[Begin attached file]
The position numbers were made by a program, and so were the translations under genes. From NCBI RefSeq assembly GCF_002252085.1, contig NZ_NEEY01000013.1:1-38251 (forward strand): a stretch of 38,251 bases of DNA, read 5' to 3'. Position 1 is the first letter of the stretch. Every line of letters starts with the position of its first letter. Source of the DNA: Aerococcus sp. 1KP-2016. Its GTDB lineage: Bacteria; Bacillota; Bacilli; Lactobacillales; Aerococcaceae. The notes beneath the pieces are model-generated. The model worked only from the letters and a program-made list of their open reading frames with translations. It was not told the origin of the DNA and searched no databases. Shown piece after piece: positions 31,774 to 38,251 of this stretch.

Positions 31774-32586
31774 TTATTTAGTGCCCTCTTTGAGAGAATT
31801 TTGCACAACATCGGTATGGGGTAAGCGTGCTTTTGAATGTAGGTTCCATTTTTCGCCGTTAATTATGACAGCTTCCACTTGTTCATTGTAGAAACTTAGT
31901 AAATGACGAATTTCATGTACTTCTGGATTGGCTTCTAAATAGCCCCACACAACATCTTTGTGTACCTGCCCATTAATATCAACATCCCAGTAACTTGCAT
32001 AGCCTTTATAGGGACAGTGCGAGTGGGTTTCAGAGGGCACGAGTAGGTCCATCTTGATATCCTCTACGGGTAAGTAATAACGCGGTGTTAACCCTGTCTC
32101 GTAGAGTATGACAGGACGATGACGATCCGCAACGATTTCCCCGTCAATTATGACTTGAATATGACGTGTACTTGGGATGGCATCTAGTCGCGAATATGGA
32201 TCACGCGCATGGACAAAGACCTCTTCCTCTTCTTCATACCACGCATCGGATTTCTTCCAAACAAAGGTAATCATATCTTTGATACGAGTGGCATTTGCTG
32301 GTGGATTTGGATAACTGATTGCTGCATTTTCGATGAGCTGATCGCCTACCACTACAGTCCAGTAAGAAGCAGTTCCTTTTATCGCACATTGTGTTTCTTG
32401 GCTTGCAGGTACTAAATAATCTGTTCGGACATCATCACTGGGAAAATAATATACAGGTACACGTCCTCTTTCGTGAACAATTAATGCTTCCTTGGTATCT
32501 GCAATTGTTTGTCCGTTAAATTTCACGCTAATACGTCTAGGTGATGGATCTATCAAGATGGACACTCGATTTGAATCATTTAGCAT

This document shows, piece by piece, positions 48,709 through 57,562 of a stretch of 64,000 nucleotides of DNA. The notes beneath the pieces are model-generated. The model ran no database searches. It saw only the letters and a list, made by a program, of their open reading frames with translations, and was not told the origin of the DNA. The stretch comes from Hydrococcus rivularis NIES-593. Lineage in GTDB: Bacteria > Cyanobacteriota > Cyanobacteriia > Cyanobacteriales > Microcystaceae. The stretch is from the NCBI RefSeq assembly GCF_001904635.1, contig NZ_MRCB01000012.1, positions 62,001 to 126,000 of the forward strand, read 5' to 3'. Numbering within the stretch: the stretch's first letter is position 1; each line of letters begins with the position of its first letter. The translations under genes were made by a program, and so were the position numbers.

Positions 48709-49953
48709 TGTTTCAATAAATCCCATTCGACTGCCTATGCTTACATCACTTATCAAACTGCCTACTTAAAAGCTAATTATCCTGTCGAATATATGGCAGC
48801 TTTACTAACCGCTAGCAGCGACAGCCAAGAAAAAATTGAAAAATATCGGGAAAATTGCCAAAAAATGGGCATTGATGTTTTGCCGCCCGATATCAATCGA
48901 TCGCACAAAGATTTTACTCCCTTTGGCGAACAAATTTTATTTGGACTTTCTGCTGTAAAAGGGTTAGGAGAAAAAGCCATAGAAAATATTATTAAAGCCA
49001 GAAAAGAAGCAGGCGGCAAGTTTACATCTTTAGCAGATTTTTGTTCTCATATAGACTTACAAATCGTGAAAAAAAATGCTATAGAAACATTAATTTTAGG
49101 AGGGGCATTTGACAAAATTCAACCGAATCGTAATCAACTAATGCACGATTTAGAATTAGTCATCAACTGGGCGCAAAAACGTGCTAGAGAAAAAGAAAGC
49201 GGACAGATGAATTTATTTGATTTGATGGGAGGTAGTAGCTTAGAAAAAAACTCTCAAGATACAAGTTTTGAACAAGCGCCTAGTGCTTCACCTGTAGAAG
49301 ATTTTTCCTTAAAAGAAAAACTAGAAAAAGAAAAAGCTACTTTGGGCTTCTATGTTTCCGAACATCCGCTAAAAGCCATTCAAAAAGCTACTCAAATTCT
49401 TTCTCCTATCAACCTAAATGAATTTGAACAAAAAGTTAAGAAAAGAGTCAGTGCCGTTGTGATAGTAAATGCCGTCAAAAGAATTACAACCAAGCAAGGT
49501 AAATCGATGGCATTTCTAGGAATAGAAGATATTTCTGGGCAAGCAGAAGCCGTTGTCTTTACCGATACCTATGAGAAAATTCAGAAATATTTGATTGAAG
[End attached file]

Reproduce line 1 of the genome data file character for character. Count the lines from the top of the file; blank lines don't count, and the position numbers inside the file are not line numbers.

The position numbers were made by a program, and so were the translations under genes. From NCBI RefSeq assembly GCF_002252085.1, contig NZ_NEEY01000013.1:1-38251 (forward strand): a stretch of 38,251 bases of DNA, read 5' to 3'. Position 1 is the first letter of the stretch. Every line of letters starts with the position of its first letter. Source of the DNA: Aerococcus sp. 1KP-2016. Its GTDB lineage: Bacteria; Bacillota; Bacilli; Lactobacillales; Aerococcaceae. The notes beneath the pieces are model-generated. The model worked only from the letters and a program-made list of their open reading frames with translations. It was not told the origin of the DNA and searched no databases. Shown piece after piece: positions 31,774 to 38,251 of this stretch.